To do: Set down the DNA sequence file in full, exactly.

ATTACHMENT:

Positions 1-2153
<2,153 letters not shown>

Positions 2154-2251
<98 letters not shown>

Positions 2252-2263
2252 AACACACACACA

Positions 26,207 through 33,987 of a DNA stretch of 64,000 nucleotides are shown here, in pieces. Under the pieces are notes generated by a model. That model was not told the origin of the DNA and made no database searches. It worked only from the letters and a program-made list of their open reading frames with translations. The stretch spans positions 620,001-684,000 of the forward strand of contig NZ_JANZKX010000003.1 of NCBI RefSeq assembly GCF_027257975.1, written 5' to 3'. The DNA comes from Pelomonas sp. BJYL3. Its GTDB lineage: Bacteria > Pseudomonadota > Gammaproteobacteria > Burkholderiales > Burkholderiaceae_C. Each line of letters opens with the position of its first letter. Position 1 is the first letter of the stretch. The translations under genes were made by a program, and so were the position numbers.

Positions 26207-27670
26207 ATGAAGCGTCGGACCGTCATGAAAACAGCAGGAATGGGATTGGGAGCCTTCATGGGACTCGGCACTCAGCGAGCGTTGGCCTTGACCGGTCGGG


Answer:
Positions 1-2153
<2,153 letters not shown>

Positions 2154-2251
<98 letters not shown>

Positions 2252-2263
2252 AACACACACACA

Positions 26,207 through 33,987 of a DNA stretch of 64,000 nucleotides are shown here, in pieces. Under the pieces are notes generated by a model. That model was not told the origin of the DNA and made no database searches. It worked only from the letters and a program-made list of their open reading frames with translations. The stretch spans positions 620,001-684,000 of the forward strand of contig NZ_JANZKX010000003.1 of NCBI RefSeq assembly GCF_027257975.1, written 5' to 3'. The DNA comes from Pelomonas sp. BJYL3. Its GTDB lineage: Bacteria > Pseudomonadota > Gammaproteobacteria > Burkholderiales > Burkholderiaceae_C. Each line of letters opens with the position of its first letter. Position 1 is the first letter of the stretch. The translations under genes were made by a program, and so were the position numbers.

Positions 26207-27670
26207 ATGAAGCGTCGGACCGTCATGAAAACAGCAGGAATGGGATTGGGAGCCTTCATGGGACTCGGCACTCAGCGAGCGTTGGCCTTGACCGGTCGGG